Stieglitz and the Photo-Secession, 1902

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Viking Studio, Aug 22, 2002 - Photography - 133 pages
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At the turn of the last century, there was a sense of dissatisfaction within both the American and European photographic communities. In 1902, an avant-garde band of photographers, led by Alfred Stieglitz, began to champion their work as art, rather than as a mere form of documentation, in an exhibit at the National Arts Club in New York. They called themselves the Photo-Secession and are considered to be the best and most original photographers of their day. This group included luminaries such as Edward Steichen, F. Holland Day, Frank Eugene, Gertrude Käsebier, Clarence H. White, and Stieglitz himself.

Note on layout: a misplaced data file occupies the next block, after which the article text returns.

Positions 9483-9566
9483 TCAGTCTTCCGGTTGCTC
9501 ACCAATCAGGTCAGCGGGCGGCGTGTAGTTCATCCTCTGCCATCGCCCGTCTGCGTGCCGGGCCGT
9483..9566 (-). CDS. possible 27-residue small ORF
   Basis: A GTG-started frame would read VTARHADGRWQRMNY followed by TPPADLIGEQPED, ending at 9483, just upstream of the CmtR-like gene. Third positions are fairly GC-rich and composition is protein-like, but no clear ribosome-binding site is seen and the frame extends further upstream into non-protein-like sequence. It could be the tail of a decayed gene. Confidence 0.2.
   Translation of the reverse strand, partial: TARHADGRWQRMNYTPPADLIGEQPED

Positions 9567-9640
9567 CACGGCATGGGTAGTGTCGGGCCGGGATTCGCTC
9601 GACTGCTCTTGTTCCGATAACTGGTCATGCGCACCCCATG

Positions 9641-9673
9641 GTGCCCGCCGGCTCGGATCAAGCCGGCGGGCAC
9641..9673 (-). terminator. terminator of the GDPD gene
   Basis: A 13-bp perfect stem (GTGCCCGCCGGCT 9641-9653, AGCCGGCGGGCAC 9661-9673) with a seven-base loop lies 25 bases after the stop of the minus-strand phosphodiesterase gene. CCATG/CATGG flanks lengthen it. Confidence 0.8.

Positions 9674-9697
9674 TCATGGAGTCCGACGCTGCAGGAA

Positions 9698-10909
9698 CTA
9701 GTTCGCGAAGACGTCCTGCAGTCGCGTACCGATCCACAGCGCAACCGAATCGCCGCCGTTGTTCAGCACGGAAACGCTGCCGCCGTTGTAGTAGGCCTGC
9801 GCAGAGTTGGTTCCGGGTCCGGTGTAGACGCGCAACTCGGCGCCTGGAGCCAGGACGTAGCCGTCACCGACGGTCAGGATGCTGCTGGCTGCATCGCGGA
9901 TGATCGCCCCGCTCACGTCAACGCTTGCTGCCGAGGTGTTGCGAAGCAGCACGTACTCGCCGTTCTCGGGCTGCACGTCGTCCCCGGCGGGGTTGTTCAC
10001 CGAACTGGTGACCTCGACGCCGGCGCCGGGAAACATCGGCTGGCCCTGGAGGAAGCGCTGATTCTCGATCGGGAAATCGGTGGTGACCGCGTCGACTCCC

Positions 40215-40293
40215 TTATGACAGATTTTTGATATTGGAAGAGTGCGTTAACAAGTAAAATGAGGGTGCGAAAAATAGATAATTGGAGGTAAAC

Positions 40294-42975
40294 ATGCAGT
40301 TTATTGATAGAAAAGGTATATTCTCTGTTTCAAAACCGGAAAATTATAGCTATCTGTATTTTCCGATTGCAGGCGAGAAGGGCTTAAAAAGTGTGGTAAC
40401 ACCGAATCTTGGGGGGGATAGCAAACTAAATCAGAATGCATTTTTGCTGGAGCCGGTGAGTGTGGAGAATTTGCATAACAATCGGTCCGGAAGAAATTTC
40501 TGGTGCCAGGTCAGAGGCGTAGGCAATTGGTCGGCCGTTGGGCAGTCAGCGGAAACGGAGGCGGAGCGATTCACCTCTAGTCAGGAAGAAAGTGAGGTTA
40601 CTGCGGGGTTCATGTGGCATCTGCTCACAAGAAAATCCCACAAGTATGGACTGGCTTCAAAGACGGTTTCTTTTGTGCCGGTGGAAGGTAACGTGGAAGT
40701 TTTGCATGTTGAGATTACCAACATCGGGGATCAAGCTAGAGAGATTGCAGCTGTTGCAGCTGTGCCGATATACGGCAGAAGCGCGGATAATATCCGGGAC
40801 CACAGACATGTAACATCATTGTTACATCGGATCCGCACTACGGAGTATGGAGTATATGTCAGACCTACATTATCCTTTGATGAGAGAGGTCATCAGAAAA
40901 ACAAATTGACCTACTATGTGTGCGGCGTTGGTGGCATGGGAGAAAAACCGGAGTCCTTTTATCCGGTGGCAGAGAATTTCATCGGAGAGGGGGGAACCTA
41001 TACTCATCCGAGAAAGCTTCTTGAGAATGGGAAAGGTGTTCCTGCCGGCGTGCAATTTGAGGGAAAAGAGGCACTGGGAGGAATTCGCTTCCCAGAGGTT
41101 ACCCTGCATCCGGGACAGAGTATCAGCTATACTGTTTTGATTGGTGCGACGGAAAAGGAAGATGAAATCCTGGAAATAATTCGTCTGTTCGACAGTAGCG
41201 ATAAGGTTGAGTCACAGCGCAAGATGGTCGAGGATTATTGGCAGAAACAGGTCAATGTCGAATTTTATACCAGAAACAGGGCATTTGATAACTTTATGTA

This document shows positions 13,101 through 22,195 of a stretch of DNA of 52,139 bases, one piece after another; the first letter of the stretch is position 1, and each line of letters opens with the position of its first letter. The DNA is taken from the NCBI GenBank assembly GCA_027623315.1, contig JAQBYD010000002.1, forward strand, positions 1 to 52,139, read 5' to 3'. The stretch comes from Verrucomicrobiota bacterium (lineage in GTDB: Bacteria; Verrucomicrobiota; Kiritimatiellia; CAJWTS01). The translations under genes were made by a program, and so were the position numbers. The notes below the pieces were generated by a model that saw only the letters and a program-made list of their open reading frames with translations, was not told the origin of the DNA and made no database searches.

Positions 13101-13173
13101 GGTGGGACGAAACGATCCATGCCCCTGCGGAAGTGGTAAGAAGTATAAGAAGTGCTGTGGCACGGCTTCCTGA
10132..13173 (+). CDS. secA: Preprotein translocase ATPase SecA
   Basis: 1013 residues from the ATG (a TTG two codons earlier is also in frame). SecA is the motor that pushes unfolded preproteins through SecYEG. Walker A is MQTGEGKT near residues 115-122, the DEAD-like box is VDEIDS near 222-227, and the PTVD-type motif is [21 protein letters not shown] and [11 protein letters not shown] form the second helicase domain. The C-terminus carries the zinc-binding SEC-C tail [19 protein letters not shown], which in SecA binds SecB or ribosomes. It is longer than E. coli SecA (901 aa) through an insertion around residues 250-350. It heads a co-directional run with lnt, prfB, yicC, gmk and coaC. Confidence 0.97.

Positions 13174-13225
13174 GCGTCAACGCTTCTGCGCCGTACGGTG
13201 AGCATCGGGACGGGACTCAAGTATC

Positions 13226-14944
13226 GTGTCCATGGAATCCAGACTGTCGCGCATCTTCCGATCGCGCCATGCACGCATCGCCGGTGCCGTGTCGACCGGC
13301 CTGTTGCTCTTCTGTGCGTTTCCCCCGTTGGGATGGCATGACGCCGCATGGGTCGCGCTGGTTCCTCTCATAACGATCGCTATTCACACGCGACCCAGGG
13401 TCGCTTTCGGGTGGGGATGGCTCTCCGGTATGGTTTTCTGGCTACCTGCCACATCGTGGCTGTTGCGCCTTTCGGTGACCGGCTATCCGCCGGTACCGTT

Stieglitz and the Photo-Secession, 1902 is the first book to re-create that monumental exhibit, with 100 color plates complemented by text from noted art scholar William Innes Homer. This beautiful book and remarkable tribute to Steiglitz and his contemporaries is a must for all lovers and students of photography.

Edited by Catherine Johnson.

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Contents

Section 1
4
Section 2
5
Section 3
6
Copyright

7 other sections not shown

Common terms and phrases

References to this book

About the author (2002)

William Innes Homer, the H. Rodney Sharp Professor of Art History at the University of Delaware, is one of the foremost authorities of the photographic pictorial movement.

Catherine Johnson began her career working with British photographer Norman Parkinson. She currently is Chair of the National Arts Club Photography Committee.